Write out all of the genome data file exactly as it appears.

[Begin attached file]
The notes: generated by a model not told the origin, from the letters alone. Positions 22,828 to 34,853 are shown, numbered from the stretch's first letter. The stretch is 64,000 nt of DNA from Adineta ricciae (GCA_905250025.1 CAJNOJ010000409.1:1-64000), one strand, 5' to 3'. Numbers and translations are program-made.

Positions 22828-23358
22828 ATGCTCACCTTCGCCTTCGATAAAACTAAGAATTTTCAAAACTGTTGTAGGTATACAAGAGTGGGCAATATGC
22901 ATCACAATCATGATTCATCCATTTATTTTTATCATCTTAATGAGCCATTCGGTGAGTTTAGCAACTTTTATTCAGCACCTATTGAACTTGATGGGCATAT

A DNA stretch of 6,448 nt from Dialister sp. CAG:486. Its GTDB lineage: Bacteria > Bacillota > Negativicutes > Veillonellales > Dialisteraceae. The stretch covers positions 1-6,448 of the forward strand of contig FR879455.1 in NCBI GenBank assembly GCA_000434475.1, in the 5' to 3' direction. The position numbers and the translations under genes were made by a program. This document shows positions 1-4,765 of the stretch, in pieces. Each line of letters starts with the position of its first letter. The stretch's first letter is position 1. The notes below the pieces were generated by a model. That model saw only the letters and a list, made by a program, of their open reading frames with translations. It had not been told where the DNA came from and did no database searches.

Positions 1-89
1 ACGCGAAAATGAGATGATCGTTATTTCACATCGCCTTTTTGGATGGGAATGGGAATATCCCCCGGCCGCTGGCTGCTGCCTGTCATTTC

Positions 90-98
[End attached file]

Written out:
The notes: generated by a model not told the origin, from the letters alone. Positions 22,828 to 34,853 are shown, numbered from the stretch's first letter. The stretch is 64,000 nt of DNA from Adineta ricciae (GCA_905250025.1 CAJNOJ010000409.1:1-64000), one strand, 5' to 3'. Numbers and translations are program-made.

Positions 22828-23358
22828 ATGCTCACCTTCGCCTTCGATAAAACTAAGAATTTTCAAAACTGTTGTAGGTATACAAGAGTGGGCAATATGC
22901 ATCACAATCATGATTCATCCATTTATTTTTATCATCTTAATGAGCCATTCGGTGAGTTTAGCAACTTTTATTCAGCACCTATTGAACTTGATGGGCATAT

A DNA stretch of 6,448 nt from Dialister sp. CAG:486. Its GTDB lineage: Bacteria > Bacillota > Negativicutes > Veillonellales > Dialisteraceae. The stretch covers positions 1-6,448 of the forward strand of contig FR879455.1 in NCBI GenBank assembly GCA_000434475.1, in the 5' to 3' direction. The position numbers and the translations under genes were made by a program. This document shows positions 1-4,765 of the stretch, in pieces. Each line of letters starts with the position of its first letter. The stretch's first letter is position 1. The notes below the pieces were generated by a model. That model saw only the letters and a list, made by a program, of their open reading frames with translations. It had not been told where the DNA came from and did no database searches.

Positions 1-89
1 ACGCGAAAATGAGATGATCGTTATTTCACATCGCCTTTTTGGATGGGAATGGGAATATCCCCCGGCCGCTGGCTGCTGCCTGTCATTTC

Positions 90-98